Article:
Loeb Danish Ardt Collection - page 17

FOREWORD
T
he year was

. President Reagan had recently appointed me to serve as the United
States Ambassador to the Kingdom of Denmark, and I had just moved to Copenhagen to
begin my service. The Danish government was strongly objecting to NATO’s decision to
place intermediate-range ballistic missiles in Western Europe. It was NATO’s position that this
was necessary to counterbalance the threat from the Soviet Union’s arms buildup. Although the
issue of arms control was paramount to my mission, as an ambassador, it was also important for
me to gain an understanding of the culture of Denmark. Thus, when I was invited to the fore-
most gallery of contemporary Danish art by the owner, Jacob Asbæk, I was delighted to accept.
Jacob became my first Danish art mentor, and my first acquisitions were contemporary paintings
from his gallery. These acquisitions helped to brighten the basement of Rydhave, the official
ambassadorial residence. In that basement I created a small gallery of contemporary Danish art.
(The basement had previously been converted into a bomb shelter to protect Dr. Werner Best,
the infamous Nazi ruler of Denmark during World War II, and who had lived in Rydhave during
the German occupation.)
As time went by I fell more and more in love with Danish art, especially that of the late

th,

th and early

th centuries. In fact my enthusiasm resulted in what I am told is the largest col-
lection of Danish art outside Denmark, a total of

works representing

artists.
My passion for collecting art is not surprising. One could say it is even in my genes. I had the
pleasure of being surrounded by great art my whole life. Over the years of their long lives, my late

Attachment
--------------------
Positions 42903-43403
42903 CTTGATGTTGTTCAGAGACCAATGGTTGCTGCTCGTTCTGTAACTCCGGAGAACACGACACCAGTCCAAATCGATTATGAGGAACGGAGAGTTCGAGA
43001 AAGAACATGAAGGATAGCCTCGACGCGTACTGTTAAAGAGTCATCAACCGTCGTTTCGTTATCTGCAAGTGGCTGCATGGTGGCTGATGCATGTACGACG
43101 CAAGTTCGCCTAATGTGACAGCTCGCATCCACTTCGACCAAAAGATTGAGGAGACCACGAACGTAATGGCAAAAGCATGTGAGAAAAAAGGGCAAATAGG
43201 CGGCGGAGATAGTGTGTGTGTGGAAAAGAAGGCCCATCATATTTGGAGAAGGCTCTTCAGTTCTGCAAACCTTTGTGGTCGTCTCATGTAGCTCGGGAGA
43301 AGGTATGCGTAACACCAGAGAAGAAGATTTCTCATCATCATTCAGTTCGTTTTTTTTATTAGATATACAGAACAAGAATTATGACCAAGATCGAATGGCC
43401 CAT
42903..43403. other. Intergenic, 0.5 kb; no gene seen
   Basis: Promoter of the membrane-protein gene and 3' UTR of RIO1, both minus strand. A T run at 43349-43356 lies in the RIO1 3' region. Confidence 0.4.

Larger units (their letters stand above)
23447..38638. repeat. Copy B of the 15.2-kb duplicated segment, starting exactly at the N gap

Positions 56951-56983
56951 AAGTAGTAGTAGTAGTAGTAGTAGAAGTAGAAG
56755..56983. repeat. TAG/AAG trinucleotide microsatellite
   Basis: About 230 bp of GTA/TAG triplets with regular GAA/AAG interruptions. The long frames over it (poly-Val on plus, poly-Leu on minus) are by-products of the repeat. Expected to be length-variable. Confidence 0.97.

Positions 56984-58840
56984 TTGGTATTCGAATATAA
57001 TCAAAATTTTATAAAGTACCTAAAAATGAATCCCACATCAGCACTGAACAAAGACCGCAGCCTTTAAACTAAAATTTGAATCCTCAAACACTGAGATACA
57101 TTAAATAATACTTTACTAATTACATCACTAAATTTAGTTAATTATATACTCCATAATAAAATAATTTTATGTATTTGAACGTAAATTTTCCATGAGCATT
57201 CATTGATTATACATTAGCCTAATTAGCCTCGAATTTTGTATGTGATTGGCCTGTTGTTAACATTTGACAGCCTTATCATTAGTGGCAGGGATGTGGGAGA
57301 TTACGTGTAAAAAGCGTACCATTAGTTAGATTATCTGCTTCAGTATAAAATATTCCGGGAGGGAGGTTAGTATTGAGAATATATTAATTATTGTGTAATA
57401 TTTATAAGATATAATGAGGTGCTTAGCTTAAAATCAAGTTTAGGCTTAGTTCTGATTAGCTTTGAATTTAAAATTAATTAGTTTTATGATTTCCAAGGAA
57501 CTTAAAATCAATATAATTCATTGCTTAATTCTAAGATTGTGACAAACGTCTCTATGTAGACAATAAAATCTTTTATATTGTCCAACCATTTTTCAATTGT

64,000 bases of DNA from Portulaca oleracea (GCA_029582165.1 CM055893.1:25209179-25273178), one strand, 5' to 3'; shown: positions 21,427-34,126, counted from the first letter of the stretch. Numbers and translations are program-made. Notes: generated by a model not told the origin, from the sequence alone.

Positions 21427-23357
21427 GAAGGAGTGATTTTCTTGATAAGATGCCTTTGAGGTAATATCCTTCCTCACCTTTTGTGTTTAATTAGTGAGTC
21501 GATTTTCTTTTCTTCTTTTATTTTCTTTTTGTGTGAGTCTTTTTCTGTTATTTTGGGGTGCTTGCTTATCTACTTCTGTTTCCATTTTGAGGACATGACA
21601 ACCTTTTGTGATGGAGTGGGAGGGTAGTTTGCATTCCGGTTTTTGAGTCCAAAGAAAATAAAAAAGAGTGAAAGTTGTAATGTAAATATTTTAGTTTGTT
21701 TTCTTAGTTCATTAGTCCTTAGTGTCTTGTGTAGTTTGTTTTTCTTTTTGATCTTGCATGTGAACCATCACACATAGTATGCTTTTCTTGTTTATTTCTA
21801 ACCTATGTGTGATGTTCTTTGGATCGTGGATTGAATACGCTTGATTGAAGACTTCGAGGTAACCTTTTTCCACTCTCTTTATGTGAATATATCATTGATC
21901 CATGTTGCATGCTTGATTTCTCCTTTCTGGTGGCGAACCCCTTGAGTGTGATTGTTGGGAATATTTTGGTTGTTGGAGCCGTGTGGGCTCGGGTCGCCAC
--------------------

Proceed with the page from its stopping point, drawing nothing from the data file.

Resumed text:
parents assembled one of America’s greatest collections of Impressionist art. The collection was
ultimately sold on behalf of the John Loeb Family Charitable Foundation at Christie’s in

for
the then-record sum of $

,

,

. Also, my mother’s cousins Philip and Robert Lehman, and
my great-grandfather Adolf Lewisohn, gave their respective collections of some of the world’s
greatest paintings to the Metropolitan Museum of Art—and I knew those collections well.
Interestingly enough, it was my great-grandfather Lewisohn who provided me with an ances-
tral Danish connection. His ancestors lived in the town of Rendsburg until

. Rendsburg was
then in the duchy of Holstein, of which the Danish King Frederik V was the duke. Rendsburg is
now part of Germany, namely the federal state of Schleswig-Holstein.
I had no specific intention of creating a major collection of Danish art. Nevertheless I found
myself spending week-ends after week-ends at Copenhagen’s art museums and galleries. I soon
discovered Denmark’s most outstanding collection of

th century Danish art, assembled by the
great tobacco merchant, Heinrich Hirschsprung (

-

). He systematically collected the art of
his contemporaries over the course of

years. This remarkable and beautiful collection is housed
in a lovely Copenhagen building, known as the Hirschsprung Museum. Mr. Hirschsprung’s com-
mitment to Danish national art was inspirational to me, especially when one considers that most of
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